In the myriadic year of our lord — the ten thousandth year of the King Undying, the kindly Prince of Death! — Gideon Nav packed her sword, her shoes and her dirty magazines, and she escaped from the House of the Ninth.
In the Eternal Record of great opening lines, that one is ... up there. It's not at the top because it's a little weird, a little long, a little clunky and oddly punctuated. It can't compete with punchier, pithier, more highly polished openers, but who would want to? That isn't a front-row line. It isn't precocious or precious enough. No, it's a line that lurks a little bit further back in the pack; that mocks its betters under its breath and slinks right into your brain to let you know exactly what you're in for.
The opening line of Tamsyn Muir's debut novel, Gideon the Ninth, is, in effect, a primal distillation of everything that comes after. All the weird, all the violence, all the rebellious snark and darkness live in that one line. Gideon Nav — orphaned girl, ward of the Ninth House, smart and mean and bad-ass from shades to bones — lives in that line. It brings her to life like a fingersnap. Makes you want to know more.
Which is precisely what the rest of the book is for. First of a proposed trilogy, Gideon the Ninth is a freaky science-fantasy-horror-romance mash-up that owes its innards to M.A.S.H. and Harry Potter in equal measure; to a thousand Agatha Christie locked-house mysteries and Sweet Valley High. The set-up is genius: In some (possibly distant, possibly ancient, probably super-far-future) corner of the universe exist nine ancient houses with nine rulers and heirs adept in different forms of gooey, death-obsessed magic. Some can talk to ghosts. Some can siphon the soul right out of your body. The Lady Harrowhark Nonagesimus, heir to the Ninth House where Gideon Nav has been kept as a kind of miserable indentured servant since she was a baby, can raise and control skeletons.
One day, word comes down from the Undying Emperor (a big-G God in every important sense of the word) that each loyal house will send a necromancer and their "cavalier primary" (kind of a champion bodyguard and executive assistant) to a huge, decrepit and seriously old mansion full of ghosts and monsters, where they will face a series of tests to become the new lyctors to the Emperor.
Being a lyctor is cool. You're pretty much all-powerful. You live forever. You become a kind of horrifying saint and are super-famous and work directly for God as one of his right-hand men or women. Everyone wants to be a lyctor, so every house from across the galaxy sends their finest specimens to the creepy mansion to take a crack at the trials. The Ninth sends Harrow, with Gideon (who has tried — and failed — to escape something like 600 times since being taken in) as her extremely reluctant cavalier.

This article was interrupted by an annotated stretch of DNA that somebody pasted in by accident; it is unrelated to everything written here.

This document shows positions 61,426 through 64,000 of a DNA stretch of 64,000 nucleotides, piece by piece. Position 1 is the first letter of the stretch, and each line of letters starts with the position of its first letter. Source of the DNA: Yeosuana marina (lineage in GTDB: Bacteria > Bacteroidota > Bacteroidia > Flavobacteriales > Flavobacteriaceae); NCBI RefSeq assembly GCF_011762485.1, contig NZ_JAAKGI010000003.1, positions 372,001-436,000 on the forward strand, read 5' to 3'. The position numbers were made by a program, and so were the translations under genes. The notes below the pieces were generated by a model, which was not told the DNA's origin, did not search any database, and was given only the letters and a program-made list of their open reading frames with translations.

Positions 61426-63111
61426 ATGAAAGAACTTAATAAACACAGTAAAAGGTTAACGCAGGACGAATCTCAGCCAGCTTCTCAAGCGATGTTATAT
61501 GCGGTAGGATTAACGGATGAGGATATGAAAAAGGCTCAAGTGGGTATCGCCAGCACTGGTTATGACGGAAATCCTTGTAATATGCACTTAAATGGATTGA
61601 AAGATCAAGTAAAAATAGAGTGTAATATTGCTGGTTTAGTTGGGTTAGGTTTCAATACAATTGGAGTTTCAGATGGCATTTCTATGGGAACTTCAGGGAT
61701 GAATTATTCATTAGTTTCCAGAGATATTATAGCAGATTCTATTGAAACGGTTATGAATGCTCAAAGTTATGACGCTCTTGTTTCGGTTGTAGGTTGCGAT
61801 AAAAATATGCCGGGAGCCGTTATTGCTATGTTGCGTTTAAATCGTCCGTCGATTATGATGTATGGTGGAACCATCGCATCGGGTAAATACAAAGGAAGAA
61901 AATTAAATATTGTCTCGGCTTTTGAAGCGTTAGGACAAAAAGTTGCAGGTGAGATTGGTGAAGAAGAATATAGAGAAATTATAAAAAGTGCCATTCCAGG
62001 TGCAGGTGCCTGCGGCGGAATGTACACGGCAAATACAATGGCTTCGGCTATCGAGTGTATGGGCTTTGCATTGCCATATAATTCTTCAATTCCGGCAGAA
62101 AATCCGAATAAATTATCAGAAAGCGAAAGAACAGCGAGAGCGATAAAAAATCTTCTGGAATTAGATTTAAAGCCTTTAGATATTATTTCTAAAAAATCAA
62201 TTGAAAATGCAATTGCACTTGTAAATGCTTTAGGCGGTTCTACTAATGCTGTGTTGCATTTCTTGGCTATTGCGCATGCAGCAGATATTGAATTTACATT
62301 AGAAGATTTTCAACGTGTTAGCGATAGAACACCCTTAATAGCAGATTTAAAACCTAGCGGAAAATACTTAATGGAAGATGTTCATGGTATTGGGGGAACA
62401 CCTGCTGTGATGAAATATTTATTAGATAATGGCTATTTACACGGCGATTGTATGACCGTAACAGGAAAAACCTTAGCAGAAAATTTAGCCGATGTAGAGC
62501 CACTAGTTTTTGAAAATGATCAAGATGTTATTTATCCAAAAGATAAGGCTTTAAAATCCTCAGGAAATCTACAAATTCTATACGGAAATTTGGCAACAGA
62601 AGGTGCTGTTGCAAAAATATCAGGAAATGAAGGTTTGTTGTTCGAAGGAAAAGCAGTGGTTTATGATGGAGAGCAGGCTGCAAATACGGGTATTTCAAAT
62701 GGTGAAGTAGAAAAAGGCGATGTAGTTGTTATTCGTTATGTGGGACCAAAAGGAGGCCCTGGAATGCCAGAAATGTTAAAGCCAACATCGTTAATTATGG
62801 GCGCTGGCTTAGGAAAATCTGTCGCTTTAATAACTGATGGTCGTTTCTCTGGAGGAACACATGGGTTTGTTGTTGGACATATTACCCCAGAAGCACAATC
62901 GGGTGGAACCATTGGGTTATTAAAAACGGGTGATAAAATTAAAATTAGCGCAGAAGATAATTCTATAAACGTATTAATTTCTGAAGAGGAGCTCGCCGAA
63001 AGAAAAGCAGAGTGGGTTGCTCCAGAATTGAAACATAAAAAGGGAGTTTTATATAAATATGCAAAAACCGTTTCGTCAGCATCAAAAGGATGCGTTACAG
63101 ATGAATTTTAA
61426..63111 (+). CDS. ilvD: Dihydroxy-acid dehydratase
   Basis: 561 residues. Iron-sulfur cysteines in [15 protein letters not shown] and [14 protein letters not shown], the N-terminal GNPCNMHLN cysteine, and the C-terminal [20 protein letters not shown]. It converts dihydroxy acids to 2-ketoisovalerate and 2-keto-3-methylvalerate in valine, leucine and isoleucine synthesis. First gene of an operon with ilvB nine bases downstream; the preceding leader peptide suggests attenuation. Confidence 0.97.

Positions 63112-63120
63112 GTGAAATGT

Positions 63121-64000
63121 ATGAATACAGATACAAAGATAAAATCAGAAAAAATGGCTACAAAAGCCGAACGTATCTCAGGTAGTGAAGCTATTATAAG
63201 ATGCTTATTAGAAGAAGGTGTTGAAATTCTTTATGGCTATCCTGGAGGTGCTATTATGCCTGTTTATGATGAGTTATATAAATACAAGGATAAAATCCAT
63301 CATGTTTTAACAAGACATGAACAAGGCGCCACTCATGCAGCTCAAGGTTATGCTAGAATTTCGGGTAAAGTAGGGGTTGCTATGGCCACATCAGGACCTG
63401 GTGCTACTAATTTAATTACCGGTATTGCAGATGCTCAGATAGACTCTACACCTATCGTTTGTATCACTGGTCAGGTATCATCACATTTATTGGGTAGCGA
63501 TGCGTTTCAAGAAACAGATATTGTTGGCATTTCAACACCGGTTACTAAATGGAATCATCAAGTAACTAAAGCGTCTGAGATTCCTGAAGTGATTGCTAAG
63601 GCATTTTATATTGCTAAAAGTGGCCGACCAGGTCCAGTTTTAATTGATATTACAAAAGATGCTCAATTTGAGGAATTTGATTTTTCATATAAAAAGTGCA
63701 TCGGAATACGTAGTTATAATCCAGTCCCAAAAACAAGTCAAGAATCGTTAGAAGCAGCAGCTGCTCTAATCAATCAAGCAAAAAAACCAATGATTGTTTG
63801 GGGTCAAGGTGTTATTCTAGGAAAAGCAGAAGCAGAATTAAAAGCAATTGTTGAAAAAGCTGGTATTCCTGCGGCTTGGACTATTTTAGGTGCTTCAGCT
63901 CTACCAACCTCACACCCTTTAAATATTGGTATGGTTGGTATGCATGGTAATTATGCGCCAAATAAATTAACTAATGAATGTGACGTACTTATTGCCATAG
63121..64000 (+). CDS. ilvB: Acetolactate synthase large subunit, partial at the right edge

The two of them hate each other. Have hated each other for all of their lives. But now they have to depend on each other to survive because, of course, the minute everyone arrives at Caanan House (the creepy mansion), all communications are blacked out, all the fancy space shuttles they came in are pushed into the sea, and they are told there's a very good chance that all of them are going to die, because there's something horrible hidden inside Caanan House. And it is hungry.
These stories never go any other way. No one ever has to spend a week in a haunted house only to find it filled with, like, puppies and cake.
But Muir uses the claustrophobia and narrowed focus to fine purpose, concentrating the action around a series of increasingly torturous tests (which serve both to hook the plot along and give some baseline explanations for the entwined science, religion and necromantic magic on which her universe depends) and the relationships that develop between the limited cast of characters — particularly Gideon and Harrow.
If this were a cheesy 80's teen sex comedy (which, in some ways, it kinda is), Harrow would be the icy, blonde rich girl with the big house and perfect clothes. And Gideon would be the wrong-side-of-the-tracks bad boy who loves her and hates her in vastly unequal amounts. Except here, Harrow is the black-gowned, black-cloaked, black-hooded daughter of the Ninth House rulers, a powerful bone magician who sweats blood and can kill you with a flick of her wrist. And Gideon is a smart, foul-mouthed, queer swordfighter with a skull painted on her face, and the inside-her-brain POV that Muir has chosen here means we get full access to every panting, furious, childish, bloodthirsty and impure thought that crosses Gideon's mind — which is fantastic, because I wanted to be her best friend by the end of the first page anyway, and everything that came after was just candy.
Gideon the Ninth is too funny to be horror, too gooey to be science fiction, has too many spaceships and autodoors to be fantasy, and has far more bloody dismemberings than your average parlor romance. It is altogether its own thing — brilliantly original, messy and weird straight through. With a snorting laugh and two middle fingers, the whole thing burns end-to-end. It is deep when you expect shallow, raucous when you expect dignity and, in the end, absolutely heartbreaking when you least expect it.
Jason Sheehan knows stuff about food, video games, books and Starblazers. He is currently the restaurant critic at Philadelphia magazine, but when no one is looking, he spends his time writing books about giant robots and ray guns. Tales From the Radiation Age is his latest book.
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